Benefits of using barcodes

Speed: Barcodes can scan items in a store or track inventory in a warehouse faster, thus greatly improving the productivity of store and warehouse personnel. Barcode systems can ship and receive goods faster to reasonably way to store and locate items.

Accuracy: Barcodes reduce human error when entering or recording information, with an error rate of approximately 1 in 3 million, and enable real-time information access and automated data collection anytime, anywhere.

Cost Effectiveness: Barcodes are cheap to produce and print, and can save money by increasing efficiency and reducing losses. Barcoding systems allow organizations to accurately record the quantity of product left, its location and when reorders are needed, which This avoids waste and reduces the amount of money tied up in excess inventory, thereby improving cost efficiency.

Inventory Control: Barcodes help organizations track the quantity, location and status of goods throughout their life cycle, improve the efficiency of moving goods in and out of warehouses, and make ordering decisions based on more accurate inventory information.

Easy to use: Reduce employee training time because using the barcode system is easy and less error-prone. You only need to scan the barcode label attached to an item to access its database through the barcode system and obtain information related to the item. information.

Application of barcodes in inventory management

Goods Receipt: By scanning the barcode on received goods, the quantity, type and quality of goods can be quickly and accurately recorded and matched with purchase orders.

Shipping: By scanning the barcode on outgoing goods, the quantity, destination and status of the goods can be quickly and accurately recorded and matched with sales orders.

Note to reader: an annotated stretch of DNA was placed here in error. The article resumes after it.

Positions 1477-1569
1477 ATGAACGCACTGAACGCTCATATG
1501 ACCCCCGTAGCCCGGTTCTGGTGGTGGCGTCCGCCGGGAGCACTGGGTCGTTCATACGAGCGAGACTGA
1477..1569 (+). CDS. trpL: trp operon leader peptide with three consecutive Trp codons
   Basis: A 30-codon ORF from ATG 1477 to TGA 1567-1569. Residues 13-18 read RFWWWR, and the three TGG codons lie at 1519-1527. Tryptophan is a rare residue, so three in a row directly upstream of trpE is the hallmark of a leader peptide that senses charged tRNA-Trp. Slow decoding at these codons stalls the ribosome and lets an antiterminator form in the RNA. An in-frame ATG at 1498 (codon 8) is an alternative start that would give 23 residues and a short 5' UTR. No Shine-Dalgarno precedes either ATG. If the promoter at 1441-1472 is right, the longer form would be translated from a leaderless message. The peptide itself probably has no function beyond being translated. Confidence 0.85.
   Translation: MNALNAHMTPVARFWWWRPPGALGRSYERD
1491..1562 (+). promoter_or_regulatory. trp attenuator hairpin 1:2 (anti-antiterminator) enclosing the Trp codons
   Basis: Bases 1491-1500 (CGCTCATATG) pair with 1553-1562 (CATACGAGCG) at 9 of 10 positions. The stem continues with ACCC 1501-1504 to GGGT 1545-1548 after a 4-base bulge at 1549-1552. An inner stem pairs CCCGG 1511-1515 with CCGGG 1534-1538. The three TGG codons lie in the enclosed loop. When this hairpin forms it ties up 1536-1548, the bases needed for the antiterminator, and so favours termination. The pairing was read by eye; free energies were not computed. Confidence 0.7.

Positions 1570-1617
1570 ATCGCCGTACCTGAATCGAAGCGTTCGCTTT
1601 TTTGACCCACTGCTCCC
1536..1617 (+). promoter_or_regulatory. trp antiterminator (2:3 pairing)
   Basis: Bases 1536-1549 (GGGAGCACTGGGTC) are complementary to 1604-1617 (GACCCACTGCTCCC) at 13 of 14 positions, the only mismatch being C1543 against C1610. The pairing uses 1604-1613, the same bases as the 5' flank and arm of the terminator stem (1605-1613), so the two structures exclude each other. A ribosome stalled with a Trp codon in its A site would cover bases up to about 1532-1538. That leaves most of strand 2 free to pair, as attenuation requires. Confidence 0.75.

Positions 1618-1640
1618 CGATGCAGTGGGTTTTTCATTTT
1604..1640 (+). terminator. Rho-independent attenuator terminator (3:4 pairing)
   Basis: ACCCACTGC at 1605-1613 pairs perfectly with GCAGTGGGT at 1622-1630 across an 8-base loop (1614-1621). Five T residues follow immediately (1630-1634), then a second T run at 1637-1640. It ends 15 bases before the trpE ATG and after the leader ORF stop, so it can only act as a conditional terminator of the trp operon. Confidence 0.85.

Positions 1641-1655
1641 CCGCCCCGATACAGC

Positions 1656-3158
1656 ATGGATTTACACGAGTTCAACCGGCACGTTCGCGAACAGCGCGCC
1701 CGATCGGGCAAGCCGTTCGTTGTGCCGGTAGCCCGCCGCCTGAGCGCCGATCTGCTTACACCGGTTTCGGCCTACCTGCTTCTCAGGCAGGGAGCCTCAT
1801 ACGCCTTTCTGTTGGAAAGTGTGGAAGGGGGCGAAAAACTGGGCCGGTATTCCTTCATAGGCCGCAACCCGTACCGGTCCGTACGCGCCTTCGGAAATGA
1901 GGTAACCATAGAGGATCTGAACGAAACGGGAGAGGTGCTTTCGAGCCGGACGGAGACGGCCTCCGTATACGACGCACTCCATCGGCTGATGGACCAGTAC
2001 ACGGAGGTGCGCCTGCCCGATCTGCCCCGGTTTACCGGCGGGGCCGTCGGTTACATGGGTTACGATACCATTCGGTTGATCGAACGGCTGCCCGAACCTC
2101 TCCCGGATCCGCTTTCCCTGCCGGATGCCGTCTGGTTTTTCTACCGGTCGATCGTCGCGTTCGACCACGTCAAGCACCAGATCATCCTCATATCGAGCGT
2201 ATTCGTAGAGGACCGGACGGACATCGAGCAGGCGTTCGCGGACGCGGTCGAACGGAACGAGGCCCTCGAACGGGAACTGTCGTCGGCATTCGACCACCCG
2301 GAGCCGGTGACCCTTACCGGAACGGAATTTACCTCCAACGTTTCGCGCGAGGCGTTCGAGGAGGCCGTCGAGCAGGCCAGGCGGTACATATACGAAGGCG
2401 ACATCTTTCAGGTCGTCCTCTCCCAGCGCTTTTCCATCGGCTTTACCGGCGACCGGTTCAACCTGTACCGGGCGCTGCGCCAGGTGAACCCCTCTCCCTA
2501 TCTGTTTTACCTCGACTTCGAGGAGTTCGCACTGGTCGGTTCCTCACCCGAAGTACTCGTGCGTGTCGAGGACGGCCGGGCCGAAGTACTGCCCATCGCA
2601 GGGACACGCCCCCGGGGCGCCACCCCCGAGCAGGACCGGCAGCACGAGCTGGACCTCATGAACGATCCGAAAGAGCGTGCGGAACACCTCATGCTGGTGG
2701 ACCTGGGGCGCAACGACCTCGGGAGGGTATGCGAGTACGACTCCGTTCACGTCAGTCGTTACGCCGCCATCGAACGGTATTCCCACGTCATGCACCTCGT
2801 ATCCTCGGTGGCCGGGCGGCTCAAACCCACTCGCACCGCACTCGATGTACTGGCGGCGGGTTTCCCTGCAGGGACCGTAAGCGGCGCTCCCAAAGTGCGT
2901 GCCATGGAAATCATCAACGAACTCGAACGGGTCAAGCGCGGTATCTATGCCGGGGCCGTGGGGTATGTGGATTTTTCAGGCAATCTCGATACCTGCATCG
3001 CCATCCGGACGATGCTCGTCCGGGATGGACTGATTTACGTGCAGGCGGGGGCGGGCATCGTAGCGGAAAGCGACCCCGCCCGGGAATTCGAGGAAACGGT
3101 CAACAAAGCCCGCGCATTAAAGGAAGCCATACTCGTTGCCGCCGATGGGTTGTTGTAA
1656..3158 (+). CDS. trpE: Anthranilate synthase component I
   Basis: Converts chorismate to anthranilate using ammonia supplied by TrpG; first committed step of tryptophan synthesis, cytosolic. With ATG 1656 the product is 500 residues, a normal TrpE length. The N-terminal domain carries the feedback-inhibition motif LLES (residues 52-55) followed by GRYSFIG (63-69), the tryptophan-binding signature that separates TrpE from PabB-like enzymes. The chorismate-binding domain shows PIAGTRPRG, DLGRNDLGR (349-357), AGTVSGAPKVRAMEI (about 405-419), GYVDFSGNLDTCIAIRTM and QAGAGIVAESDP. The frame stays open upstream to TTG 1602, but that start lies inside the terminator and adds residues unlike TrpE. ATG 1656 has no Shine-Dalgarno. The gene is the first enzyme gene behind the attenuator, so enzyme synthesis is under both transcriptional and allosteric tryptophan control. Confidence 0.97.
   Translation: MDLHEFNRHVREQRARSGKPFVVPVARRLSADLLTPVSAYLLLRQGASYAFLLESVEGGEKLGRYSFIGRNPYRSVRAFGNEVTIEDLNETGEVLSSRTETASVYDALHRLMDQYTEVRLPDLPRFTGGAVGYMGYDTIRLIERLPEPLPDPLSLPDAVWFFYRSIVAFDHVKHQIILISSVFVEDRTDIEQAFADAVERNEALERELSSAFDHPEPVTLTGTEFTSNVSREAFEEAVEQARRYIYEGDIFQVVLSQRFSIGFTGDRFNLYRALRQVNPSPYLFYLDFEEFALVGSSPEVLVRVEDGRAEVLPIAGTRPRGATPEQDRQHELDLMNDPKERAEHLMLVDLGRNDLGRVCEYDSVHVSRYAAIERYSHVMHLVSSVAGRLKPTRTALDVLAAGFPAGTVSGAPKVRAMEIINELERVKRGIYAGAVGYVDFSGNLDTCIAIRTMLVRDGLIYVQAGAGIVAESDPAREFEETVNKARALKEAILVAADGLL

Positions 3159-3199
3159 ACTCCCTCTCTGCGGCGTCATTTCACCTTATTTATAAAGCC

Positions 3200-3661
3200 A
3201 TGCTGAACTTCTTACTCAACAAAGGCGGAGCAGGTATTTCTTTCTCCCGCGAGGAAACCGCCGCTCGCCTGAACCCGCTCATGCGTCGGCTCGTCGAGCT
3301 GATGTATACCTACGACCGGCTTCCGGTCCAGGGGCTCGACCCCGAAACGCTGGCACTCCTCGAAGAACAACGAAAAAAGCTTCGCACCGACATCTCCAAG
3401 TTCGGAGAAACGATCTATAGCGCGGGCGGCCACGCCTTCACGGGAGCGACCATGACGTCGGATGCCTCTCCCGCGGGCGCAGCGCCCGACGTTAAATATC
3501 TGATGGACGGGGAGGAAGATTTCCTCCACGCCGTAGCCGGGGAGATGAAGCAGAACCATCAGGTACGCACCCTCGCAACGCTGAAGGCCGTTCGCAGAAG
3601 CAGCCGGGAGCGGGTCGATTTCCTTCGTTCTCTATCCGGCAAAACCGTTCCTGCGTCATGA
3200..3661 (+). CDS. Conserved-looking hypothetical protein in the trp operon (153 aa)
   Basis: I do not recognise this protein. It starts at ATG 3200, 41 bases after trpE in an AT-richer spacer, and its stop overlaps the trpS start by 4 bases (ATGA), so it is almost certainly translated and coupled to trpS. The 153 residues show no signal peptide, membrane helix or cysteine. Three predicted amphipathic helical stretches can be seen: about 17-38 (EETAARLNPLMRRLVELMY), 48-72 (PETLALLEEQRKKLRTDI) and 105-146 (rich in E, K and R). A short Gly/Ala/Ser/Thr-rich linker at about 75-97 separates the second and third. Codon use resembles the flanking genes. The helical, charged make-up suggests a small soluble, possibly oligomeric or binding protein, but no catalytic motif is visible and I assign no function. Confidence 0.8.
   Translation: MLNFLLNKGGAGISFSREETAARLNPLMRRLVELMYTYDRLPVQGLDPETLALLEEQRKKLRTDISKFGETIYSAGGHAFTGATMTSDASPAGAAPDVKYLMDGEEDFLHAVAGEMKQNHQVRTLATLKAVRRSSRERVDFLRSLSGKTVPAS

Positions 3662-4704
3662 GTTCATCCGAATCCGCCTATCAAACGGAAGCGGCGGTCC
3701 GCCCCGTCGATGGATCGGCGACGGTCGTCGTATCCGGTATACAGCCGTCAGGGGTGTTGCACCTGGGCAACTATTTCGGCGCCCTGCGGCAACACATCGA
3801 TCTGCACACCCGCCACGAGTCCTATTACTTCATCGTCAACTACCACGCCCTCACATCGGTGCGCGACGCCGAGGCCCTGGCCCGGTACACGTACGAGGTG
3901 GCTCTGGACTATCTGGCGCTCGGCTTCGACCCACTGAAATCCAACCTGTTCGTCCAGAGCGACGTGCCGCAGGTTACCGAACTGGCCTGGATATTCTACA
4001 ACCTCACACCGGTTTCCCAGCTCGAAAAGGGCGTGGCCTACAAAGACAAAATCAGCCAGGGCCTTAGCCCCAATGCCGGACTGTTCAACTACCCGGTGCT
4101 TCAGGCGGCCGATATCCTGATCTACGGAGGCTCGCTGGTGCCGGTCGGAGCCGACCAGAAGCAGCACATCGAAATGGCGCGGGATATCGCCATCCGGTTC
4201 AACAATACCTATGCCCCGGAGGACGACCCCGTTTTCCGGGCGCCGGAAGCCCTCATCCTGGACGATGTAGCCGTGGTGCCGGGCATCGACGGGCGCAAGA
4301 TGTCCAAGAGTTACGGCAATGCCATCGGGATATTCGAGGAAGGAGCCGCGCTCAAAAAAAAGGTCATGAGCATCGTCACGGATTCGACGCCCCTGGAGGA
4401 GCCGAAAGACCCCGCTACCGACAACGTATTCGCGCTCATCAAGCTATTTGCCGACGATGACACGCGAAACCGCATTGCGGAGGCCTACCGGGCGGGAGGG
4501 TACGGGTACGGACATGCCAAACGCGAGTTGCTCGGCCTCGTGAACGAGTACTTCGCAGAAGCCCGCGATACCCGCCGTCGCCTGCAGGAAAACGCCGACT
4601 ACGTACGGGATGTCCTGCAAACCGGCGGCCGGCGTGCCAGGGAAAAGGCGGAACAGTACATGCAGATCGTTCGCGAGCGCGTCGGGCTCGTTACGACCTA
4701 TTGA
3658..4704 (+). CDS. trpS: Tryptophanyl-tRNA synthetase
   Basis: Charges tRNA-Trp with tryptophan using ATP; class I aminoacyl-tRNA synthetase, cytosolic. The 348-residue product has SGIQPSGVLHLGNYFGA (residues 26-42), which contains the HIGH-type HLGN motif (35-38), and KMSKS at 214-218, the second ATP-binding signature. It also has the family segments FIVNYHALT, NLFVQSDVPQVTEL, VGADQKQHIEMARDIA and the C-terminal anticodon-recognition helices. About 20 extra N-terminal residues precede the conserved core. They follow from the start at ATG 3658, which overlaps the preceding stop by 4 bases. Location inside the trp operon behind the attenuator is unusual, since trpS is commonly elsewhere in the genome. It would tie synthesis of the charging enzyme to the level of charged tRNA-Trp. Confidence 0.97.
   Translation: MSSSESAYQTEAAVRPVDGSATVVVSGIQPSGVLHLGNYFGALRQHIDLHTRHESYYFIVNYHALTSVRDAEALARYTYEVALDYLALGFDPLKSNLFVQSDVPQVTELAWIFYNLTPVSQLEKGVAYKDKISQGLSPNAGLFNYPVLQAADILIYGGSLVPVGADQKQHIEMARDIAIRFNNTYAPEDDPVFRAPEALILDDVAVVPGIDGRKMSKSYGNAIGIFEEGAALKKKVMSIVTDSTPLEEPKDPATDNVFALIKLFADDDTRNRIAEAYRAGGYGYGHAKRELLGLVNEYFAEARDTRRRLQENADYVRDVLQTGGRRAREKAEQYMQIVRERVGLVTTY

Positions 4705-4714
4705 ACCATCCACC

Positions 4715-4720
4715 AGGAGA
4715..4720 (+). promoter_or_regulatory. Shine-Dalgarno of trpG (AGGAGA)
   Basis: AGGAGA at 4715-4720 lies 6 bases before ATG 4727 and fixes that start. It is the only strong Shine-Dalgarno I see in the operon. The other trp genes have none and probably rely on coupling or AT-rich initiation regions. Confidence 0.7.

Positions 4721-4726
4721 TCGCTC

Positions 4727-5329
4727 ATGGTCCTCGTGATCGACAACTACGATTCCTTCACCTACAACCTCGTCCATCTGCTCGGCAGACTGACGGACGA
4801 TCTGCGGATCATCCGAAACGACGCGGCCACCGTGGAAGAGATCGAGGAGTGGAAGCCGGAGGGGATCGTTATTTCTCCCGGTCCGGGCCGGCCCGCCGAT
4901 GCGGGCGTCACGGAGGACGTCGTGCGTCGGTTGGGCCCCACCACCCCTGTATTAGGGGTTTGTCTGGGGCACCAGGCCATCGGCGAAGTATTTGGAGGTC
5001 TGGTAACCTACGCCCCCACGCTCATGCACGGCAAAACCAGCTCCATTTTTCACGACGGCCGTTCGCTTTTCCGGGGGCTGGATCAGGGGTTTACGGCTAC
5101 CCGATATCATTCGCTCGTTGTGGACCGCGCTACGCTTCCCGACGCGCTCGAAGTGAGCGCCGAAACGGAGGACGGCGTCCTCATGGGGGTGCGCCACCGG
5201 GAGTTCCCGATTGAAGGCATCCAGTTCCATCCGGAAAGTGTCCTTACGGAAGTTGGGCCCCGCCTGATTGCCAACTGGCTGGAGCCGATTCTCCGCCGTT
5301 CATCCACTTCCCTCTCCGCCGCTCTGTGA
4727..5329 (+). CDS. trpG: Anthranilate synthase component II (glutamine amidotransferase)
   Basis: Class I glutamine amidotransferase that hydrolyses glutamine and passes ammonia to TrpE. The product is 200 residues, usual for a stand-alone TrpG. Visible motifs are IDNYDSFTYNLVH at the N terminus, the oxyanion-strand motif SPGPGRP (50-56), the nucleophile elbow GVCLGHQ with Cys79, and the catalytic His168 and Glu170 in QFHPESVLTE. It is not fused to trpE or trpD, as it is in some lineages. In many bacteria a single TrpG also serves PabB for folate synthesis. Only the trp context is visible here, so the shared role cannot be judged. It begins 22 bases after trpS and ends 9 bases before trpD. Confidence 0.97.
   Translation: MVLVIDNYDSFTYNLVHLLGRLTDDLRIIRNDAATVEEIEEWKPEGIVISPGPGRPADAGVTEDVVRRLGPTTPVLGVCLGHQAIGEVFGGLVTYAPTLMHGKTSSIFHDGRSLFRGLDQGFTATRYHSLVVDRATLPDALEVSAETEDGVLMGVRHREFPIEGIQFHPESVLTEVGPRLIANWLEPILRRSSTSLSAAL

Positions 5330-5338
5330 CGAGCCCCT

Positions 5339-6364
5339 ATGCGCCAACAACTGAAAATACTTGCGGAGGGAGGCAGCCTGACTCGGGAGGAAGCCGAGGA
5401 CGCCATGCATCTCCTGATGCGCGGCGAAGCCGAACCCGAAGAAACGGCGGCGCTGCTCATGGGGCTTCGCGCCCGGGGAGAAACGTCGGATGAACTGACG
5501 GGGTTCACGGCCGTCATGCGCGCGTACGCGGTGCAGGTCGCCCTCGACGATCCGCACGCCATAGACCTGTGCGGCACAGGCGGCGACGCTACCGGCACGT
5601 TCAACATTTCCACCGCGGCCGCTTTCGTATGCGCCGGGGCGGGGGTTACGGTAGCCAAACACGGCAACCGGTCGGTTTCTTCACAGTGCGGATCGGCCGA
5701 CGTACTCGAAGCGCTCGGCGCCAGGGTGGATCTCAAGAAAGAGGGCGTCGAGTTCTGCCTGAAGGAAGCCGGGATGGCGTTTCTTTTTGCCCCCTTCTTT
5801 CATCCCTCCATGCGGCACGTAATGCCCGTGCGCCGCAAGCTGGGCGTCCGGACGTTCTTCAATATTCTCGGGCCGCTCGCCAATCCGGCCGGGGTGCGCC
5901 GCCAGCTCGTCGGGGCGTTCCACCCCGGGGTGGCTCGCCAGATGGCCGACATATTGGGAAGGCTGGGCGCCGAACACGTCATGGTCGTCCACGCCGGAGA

Moving warehouse: By scanning the barcodes on the goods and warehouse locations, the movement and storage of goods can be quickly and accurately recorded, and inventory information updated.

Inventory: By scanning the barcodes on goods in the warehouse, you can quickly and accurately check the actual quantity of goods and the system quantity, and find and resolve discrepancies.

Equipment Management: By scanning the barcode on the equipment or tool, you can quickly and accurately record the use, repair and return of the equipment or tool, and prevent loss or damage.

What is the difference between EAN-13 barcode and UPC-A barcode?

The EAN-13 barcode has one more country/region code than the UPC-A barcode. In fact, the UPC-A barcode can be regarded as a special case of the EAN-13 barcode, which is the EAN-13 barcode with the first digit set to 0.

The EAN-13 barcode is developed by the International Article Numbering Center and is universally accepted. The code length is 13 digits, and the first two digits represent the country or region code.

UPC-A barcode is produced by the United States Uniform Code Committee and is mainly used in the United States and Canada. The code length is 12 digits, and the first digit indicates the numeric system code.

EAN-13 barcode and UPC-A barcode have the same structure and verification method, and similar appearance.

EAN-13 barcode is a superset of UPC-A barcode and can be compatible with UPC-A barcode.

If I have a UPC code, do I still need to apply for an EAN?

No need. Both UPC and EAN can identify goods. Although the former originated in the United States, it is part of the global GS1 system, so if you register UPC under the GS1 organization, it can be used globally. If you need to print a 13-digit EAN barcode, you can add the number 0 in front of the UPC code.